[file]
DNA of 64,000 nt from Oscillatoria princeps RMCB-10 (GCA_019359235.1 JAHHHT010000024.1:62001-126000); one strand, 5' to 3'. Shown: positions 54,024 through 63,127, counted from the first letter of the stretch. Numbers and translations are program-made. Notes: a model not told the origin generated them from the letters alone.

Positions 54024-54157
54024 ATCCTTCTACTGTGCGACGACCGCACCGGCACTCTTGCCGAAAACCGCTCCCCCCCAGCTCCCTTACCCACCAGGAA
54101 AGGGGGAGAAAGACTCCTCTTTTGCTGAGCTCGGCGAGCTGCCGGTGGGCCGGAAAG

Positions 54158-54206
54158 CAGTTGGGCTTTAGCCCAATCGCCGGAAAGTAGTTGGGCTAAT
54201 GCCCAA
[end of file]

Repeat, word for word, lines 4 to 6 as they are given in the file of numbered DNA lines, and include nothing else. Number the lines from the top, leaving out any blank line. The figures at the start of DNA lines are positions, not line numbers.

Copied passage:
54101 AGGGGGAGAAAGACTCCTCTTTTGCTGAGCTCGGCGAGCTGCCGGTGGGCCGGAAAG

Positions 54158-54206
54158 CAGTTGGGCTTTAGCCCAATCGCCGGAAAGTAGTTGGGCTAAT